Answering Your FAQ’s About Teaching in Korea

I seem to get emails about teaching in Korea almost daily now, and while I am happy to help future teachers find their way, I find that I am repeating myself a lot, so behold, a post for anyone thinking of teaching English in Korea.

Here are the answers to your most frequently asked questions about getting started as an ESL teacher in South Korea!

Teaching English at a hagwon in Korea

Do I need a degree to teach in Korea?

Yes, you do need to hold a bachelors degree in order to be able to legally teach in the country. What you studied in university doesn’t really matter, so long as you earned your degree from an English speaking institution. I have met people with degrees in English, Music, Theatre, Law, International Studies and even German – so all subjects are welcome.

What if English is not my first language?

Most employers are looking for native English speakers, which means you must be a citizen of an English speaking country like Australia, Canada, Ireland, New Zealand, South Africa, the United Kingdom, or the United States. It’s okay if you were born overseas, but you’ll need to show a passport from one of these countries to get the application process going, and you should be fluent in English.

Do I need any teaching experience?

No, you do not need any prior teaching experience, but of course it helps to have an interest in working with children. Have you led summer camps, tutored students, or worked as a babysitter? Include that in your application.

Do I need to have a TESL/TEFL certificate?

No, you don’t necessarily need to have a TESL/TEFL certificate, but having one certainly makes you a stronger candidate as it shows that you have invested time and money into becoming a better teacher.

A Ray of Sun

Where should I start looking for a job?

Dave’s ESL Cafe and ESL Employment are two of the most popular sites with new job openings posted daily. However, if you want to make things easier for yourself, I would suggest going through a recruiter.

Did you go through a recruiter?

Yes, I went through a recruiting agency and let them do all the leg work for me. I used Teach Away, but there are plenty of other reputable recruiting agencies including Footprints, Korvia, and Work N Play. (While I haven’t used all of these agencies, I have friends who have and they were satisfied with the results.)

Going through a recruiting agency is free because your future employer will be the one paying the recruiter for finding them a teacher.

Do I need to get a job in advance or can I just show up in Korea?

No, you cannot just show up in Korea and land a job. If you want to teach, you first need to secure a visa that will allow you to legally work in the country. This visa can only be issued in your own home country, which means the job hunt is done online and once you have a job offer you can begin the visa application process.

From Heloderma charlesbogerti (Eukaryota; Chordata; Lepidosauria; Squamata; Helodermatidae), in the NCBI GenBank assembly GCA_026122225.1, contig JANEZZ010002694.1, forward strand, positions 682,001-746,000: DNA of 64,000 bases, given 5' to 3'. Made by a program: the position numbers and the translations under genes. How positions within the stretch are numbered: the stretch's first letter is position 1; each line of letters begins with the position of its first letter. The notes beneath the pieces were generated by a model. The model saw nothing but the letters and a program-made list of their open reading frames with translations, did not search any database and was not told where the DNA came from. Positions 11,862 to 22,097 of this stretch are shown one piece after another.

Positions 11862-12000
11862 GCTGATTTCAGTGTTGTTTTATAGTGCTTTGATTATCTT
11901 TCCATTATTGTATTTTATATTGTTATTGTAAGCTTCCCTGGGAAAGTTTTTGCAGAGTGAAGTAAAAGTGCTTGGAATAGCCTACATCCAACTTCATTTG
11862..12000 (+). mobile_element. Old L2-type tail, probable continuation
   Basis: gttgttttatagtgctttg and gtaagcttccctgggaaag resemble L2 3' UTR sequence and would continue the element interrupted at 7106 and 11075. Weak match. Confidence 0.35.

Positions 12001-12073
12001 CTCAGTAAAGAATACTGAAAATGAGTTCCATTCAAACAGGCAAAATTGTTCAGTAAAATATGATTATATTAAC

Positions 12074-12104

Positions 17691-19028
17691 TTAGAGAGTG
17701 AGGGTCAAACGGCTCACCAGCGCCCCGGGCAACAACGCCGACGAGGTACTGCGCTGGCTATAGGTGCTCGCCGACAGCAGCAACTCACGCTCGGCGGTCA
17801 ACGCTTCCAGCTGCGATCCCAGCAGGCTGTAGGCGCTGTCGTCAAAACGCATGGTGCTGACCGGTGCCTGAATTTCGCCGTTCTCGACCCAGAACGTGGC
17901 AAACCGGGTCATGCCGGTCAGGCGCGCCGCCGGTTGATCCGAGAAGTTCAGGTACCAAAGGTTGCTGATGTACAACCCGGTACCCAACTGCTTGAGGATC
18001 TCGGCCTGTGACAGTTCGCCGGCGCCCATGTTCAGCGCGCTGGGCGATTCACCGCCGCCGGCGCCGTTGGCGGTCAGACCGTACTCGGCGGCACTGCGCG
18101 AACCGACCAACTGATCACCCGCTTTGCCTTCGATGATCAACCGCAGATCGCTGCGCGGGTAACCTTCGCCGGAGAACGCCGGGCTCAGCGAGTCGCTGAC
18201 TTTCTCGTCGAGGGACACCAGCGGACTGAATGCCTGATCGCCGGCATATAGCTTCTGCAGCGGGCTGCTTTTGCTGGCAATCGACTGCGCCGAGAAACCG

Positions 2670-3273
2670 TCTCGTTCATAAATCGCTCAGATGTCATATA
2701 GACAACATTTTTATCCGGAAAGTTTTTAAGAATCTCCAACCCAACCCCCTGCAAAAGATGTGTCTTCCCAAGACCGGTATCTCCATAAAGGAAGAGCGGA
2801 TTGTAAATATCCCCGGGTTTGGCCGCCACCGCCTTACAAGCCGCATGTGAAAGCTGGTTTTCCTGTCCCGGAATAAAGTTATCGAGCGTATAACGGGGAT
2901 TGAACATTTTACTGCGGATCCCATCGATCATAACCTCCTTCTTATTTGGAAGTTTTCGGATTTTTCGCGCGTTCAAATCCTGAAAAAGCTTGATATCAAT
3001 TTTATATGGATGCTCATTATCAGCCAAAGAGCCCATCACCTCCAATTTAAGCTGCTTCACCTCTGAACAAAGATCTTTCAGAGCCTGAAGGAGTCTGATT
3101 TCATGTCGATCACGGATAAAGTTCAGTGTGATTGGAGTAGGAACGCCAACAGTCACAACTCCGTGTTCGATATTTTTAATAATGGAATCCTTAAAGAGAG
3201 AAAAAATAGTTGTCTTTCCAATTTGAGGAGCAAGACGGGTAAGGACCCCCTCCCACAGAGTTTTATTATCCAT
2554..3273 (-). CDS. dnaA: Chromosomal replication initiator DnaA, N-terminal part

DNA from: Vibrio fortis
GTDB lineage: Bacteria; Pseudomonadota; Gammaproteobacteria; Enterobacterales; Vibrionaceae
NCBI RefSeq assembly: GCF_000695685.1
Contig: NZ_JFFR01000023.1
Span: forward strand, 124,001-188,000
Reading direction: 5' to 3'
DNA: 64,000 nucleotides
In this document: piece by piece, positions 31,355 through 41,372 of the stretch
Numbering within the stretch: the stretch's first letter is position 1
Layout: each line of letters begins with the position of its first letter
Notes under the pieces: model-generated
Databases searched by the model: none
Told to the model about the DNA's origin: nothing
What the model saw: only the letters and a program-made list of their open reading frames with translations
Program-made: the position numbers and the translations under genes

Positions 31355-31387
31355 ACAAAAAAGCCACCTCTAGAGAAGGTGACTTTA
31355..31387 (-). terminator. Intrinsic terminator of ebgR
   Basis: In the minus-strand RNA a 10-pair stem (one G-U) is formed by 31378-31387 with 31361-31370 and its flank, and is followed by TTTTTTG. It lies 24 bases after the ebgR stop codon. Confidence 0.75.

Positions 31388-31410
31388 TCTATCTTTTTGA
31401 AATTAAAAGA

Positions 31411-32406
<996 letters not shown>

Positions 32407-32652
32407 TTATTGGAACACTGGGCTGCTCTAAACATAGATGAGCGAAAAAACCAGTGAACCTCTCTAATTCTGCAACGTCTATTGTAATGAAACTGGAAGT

Olympic Park in Seoul

Where can I teach?

There are many different types of schools looking for native English teachers.

Let’s start with hagwons. Hagwons are private language academies and different hagwons cater to students of different ages. There are hagwons for kindergarten students, elementary school students, middle school students, high school students, and even adults looking to perfect their English for personal or business purposes.

You can also teach at public schools, including elementary, middle and high school. These positions are best sought out through EPIK (English Program in Korea) though you can also go through a recruiter. Keep in mind that while hagwons hire year round, public schools only hire twice a year so you need to monitor the application window closely.

There are also university jobs available, but these positions are highly coveted, which means you’ll often need a Masters degree as well as many years of experience in the teaching field.

Should I teach at a public school or a hagwon?

There are pros and cons to either of those environments, so it all depends on how much teaching experience you have and what type of setting you’d feel most comfortable in.

Hagwons have smaller class sizes than public schools. My classes ranged from 2-14 students, which I felt was a manageable number for a first time teacher. Lesson planning was also quite minimal; I had to follow a strict curriculum which I supplemented with a few games and activities. The hours were a bit odd since we had to wait for our students to finish their regular public school hours. This meant that I worked from 1:30 pm to 9:30 pm.

The cons about working at a hagwon are that it’s a business first and an educational institution second – you want to keep the parents (who are paying customers!) happy. You may sometimes be required to work the odd weekend for special events, and your vacation time is quite limited (mine was 10 days per year but I couldn’t take it all at once).